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Rule of Three

Home and abroad, Kristin Weeks ’15 is using her three majors to make the world a better place

Feb 10, 2015 | Article by: Laura Bulman


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Kristin Weeks '15

Kristin Weeks ’15 is proof that good things come in threes. Case in point: She is a triple major in biology, sociology, and political science. As such, she takes classes in both the College of Arts and Sciences and the Maxwell School of Citizenship and Public Affairs. Weeks also has been nominated as a University Scholar, one of Syracuse’s highest undergraduate honors. Although graduation is a few months away, she is already is one of the College’s more decorated seniors.

We recently caught up with Weeks, who plans to go to graduate school, to find out how the Rule of Three has applied to her Syracuse experience.

What inspired you to become a triple major?

I’ve always been intrigued by the biological sciences. While doing research in ecology, I began to realize that many environmental issues have sociological causes and implications. As a result, it’s important to know how they relate to government and policy. With biology, sociology, and political science, I’ve been able to create a trifecta that addresses the facts, causes of, and solutions to environmental and public health issues.

What do you like about the departments with which you’re affiliated?

Each department has a distinct program that enables me to work with a research mentor, present research to my peers, produce capstone projects, and participate in research presentations. Combined, all three departments offer considerable depth and breadth of scholarship.

What sort of research are you doing?

I’m doing research in all three majors. In biology, I’ve conducted five greenhouse experiments on campus and have done fieldwork in Mulobezi in Zambia [Africa]. Most of my work has involved nutrient limitation on plant growth, particularly in conditions that mimic the environmental stresses associated with climate change.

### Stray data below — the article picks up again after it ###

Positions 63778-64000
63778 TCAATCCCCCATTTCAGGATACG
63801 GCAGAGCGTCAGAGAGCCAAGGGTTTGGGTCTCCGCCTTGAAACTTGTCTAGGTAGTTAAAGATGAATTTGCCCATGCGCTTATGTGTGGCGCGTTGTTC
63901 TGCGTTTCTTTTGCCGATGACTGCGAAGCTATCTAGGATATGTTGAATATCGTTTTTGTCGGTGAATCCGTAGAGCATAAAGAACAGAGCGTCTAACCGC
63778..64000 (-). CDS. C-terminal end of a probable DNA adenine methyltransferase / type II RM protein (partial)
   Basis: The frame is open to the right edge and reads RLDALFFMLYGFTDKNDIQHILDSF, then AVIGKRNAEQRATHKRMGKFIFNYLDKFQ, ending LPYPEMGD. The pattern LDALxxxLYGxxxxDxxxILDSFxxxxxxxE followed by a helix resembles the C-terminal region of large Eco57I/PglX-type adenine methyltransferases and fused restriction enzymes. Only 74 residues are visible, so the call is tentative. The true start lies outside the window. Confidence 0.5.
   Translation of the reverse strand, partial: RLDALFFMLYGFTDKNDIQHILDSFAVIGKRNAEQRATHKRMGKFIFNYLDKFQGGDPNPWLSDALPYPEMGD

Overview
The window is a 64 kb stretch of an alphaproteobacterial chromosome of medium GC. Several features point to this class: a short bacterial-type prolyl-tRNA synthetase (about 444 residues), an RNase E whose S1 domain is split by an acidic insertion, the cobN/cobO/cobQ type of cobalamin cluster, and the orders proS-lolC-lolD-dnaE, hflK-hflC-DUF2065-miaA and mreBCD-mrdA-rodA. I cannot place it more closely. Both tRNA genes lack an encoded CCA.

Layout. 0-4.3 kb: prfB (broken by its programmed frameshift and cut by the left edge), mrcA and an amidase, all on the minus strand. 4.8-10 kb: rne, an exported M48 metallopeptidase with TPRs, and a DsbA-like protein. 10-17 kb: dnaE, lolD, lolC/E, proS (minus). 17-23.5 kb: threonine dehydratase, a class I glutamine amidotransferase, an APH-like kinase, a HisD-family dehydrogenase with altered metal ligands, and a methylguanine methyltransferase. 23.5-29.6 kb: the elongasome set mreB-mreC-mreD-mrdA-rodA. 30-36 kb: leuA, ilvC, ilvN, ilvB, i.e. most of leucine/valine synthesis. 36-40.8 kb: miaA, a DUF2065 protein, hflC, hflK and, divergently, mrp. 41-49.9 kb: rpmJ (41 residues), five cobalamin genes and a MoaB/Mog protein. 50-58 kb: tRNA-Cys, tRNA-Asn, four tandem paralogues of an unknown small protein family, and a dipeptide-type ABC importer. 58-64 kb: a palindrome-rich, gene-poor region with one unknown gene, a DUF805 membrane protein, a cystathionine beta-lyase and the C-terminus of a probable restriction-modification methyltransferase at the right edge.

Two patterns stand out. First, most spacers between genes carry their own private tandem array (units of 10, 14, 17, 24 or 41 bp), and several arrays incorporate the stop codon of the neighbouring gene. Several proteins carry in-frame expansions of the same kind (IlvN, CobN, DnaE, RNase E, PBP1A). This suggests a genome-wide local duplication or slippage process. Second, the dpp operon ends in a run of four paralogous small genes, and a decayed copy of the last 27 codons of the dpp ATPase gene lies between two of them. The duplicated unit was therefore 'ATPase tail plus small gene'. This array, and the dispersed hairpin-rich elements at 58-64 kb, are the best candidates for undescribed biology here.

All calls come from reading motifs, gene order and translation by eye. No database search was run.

In sociology, I’m doing a qualitative study of sexual discourse experiences of members of the Conflict Generation.

My political science research consists of a study of the Global Environment Facility [a partnership for international cooperation, where 183 countries work together with international institutions, civil society organizations, and the private sector to address global environmental issues]. I’m looking at how GEF’s output meets the environmental and economic needs of developing, non-Annex 1 countries.

What else are you involved with at Syracuse?

I volunteer for the Office of Health Promotion [a unit within the Division of Student Affairs], where I serve as co-chair of the Athletics Committee for Take Back the Night; and as a Mentor in Violence Prevention, conducting peer facilitation.

I’m also a member of the Honors Advisory Board [part of The Renée Crown University Honors Program, administered by A&S]; a Remembrance Scholar; and, this semester, a member of the Coronat Scholars Selection Committee in A&S.

Lastly, I work part-time in the University’s Tutoring and Study Center; and, every week, I volunteer as a breakfast chef at the Ronald McDonald House Charities® of Central New York, where I create menus, using my own recipes and ingredients, which I purchase with the money I make from tutoring. 

What do you like most about Syracuse?

The campus community is made up of kind and giving people who are engaged with the world. One way this is evident is with SU Abroad. I’ve been able to study abroad, thanks to the guidance, financial support, and flexibility of the Honors and Coronat programs, my three academic departments, and A&S administration. All of them made it possible for me to study conflict and nutrition, while doing a sexual health communication internship in Florence, Italy; to conduct two field studies in Mulobezi; to study global governance at the University of New South Wales in Sydney, Australia; and to complete a climate-change research rotation at the University of Edinburgh in Scotland.

How does it feel to be a University Scholar nominee?

It’s very humbling. In a way, it represents a step toward achieving one of my first goals at Syracuse: to give back to the University through research, in order to thank them for giving me the opportunity to attend SU as a Coronat Scholar.

Also, it’s a way to acknowledge my parents, Tom and Paula, and my brother, Joshua, for being such fantastic teachers and role models.


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Contact Information

Amy Manley
315-443-9463
amman100@syr.edu